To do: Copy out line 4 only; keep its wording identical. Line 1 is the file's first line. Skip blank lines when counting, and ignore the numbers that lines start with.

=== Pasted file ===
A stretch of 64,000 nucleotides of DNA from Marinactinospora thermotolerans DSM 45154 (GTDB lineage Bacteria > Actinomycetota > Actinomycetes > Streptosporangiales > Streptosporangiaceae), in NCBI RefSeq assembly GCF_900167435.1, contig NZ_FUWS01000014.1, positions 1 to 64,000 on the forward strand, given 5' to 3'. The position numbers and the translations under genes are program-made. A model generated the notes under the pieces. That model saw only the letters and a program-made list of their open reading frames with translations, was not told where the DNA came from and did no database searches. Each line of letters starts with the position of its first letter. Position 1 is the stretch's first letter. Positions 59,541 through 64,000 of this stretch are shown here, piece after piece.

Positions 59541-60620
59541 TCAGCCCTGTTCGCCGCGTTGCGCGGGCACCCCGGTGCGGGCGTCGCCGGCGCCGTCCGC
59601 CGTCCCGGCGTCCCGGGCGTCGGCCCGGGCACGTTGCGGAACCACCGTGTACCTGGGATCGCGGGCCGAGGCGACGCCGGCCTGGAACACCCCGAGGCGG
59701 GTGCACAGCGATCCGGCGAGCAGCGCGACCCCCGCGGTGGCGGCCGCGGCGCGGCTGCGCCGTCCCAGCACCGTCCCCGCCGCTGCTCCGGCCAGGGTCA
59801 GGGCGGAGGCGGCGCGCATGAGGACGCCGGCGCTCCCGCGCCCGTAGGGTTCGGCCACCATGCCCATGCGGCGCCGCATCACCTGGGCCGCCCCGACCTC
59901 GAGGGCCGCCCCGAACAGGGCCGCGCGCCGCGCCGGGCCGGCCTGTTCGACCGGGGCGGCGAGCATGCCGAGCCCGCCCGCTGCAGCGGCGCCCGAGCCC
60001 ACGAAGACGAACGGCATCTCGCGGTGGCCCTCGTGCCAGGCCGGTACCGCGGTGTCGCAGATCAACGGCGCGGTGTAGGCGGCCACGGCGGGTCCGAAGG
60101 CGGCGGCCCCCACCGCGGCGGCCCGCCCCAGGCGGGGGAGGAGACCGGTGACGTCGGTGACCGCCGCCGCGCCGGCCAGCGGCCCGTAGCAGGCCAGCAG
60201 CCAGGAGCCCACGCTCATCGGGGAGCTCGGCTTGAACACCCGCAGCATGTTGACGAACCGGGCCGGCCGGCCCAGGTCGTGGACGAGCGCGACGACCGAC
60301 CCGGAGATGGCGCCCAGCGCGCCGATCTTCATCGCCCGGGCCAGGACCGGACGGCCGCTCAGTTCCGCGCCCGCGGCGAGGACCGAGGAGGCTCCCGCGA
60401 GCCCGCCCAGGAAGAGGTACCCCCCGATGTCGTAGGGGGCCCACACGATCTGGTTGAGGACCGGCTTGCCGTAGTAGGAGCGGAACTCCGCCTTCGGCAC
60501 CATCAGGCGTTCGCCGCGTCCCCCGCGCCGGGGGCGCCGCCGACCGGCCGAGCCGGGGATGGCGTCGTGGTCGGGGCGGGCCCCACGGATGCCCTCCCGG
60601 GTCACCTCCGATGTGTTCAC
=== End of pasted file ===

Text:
59601 CGTCCCGGCGTCCCGGGCGTCGGCCCGGGCACGTTGCGGAACCACCGTGTACCTGGGATCGCGGGCCGAGGCGACGCCGGCCTGGAACACCCCGAGGCGG